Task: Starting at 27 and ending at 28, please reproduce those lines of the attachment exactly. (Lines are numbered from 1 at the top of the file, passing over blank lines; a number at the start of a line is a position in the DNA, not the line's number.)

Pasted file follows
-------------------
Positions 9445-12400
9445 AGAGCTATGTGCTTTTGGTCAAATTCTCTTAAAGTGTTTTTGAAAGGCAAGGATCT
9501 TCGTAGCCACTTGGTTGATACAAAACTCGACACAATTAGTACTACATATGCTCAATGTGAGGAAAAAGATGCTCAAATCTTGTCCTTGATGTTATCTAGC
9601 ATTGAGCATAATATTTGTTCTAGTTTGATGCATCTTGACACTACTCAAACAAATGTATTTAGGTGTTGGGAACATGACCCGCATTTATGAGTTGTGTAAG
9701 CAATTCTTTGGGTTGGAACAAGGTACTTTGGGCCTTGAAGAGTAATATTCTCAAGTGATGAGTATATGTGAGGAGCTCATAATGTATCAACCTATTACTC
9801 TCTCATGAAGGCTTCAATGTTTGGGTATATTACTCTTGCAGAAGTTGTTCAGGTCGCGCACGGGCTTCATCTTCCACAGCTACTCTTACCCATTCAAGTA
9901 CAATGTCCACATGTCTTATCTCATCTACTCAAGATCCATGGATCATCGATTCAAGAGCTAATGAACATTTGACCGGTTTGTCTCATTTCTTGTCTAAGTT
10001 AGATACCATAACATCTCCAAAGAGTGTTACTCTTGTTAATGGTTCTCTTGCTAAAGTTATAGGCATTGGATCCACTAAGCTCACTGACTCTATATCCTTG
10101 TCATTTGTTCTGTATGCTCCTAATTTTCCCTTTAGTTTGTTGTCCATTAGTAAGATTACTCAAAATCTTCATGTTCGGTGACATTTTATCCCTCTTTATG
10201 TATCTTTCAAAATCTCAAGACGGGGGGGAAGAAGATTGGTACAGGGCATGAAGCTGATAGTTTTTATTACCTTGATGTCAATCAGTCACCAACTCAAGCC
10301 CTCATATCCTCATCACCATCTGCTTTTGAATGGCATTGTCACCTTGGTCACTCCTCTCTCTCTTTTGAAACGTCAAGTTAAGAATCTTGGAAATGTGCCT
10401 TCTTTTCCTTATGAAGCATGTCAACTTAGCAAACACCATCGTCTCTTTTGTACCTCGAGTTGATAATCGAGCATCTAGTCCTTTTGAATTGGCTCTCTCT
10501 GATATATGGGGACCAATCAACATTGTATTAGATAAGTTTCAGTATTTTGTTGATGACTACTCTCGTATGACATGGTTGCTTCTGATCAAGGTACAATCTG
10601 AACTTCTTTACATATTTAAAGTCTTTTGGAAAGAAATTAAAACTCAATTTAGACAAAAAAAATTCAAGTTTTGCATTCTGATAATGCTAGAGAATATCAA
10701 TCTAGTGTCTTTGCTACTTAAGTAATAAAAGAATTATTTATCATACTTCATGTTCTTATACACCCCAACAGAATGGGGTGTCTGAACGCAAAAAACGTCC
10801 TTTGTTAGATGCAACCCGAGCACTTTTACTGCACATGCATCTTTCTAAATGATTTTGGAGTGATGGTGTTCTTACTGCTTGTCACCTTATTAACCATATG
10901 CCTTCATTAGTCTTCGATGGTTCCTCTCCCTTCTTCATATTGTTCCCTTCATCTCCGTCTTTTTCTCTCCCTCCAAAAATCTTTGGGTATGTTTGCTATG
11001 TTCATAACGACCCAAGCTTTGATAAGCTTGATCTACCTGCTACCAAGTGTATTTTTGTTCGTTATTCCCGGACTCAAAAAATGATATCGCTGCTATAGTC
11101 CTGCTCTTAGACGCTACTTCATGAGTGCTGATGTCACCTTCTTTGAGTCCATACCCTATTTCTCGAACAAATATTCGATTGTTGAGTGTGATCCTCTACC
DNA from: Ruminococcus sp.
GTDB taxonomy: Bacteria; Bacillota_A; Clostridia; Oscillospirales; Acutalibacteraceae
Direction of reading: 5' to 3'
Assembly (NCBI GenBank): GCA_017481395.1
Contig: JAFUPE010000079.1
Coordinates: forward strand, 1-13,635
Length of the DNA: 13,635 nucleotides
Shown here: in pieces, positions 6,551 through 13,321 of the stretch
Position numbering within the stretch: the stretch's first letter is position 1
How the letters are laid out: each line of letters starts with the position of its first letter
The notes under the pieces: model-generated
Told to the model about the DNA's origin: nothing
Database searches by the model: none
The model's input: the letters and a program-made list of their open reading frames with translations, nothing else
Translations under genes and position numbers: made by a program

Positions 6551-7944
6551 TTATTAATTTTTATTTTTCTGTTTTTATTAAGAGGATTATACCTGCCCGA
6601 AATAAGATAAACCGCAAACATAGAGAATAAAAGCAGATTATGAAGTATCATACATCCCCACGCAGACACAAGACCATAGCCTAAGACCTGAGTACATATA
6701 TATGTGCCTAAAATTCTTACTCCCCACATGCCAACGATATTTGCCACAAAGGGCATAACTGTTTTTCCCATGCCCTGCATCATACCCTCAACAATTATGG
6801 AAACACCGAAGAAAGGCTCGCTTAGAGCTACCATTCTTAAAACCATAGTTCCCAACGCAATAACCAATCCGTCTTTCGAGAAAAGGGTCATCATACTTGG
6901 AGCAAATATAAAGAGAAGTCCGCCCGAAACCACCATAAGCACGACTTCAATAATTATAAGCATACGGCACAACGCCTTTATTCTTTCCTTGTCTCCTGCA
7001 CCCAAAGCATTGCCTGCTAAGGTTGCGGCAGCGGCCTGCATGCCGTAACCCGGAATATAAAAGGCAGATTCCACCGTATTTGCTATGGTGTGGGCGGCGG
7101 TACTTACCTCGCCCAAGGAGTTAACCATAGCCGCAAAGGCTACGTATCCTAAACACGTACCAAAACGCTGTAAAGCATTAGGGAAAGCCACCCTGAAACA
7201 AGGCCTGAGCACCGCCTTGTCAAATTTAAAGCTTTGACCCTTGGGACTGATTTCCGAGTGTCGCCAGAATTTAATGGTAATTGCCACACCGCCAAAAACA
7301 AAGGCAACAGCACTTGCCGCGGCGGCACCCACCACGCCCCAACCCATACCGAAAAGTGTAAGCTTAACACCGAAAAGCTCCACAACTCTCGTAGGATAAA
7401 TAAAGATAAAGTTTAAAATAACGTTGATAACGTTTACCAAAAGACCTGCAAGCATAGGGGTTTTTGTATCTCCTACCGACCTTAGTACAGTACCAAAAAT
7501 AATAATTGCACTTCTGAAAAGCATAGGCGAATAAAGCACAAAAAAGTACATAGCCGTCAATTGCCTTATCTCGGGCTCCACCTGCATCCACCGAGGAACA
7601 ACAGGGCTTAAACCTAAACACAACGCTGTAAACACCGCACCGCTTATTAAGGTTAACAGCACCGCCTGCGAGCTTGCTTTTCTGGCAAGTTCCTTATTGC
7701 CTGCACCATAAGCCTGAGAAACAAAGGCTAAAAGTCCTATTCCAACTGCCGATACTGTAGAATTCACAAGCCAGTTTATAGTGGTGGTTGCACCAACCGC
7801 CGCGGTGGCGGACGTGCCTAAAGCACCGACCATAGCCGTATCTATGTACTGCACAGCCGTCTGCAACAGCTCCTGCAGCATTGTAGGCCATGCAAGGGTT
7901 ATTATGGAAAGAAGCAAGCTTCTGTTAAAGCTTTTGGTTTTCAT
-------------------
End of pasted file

Shown here: in pieces, positions 6,551 through 13,321 of the stretch
Position numbering within the stretch: the stretch's first letter is position 1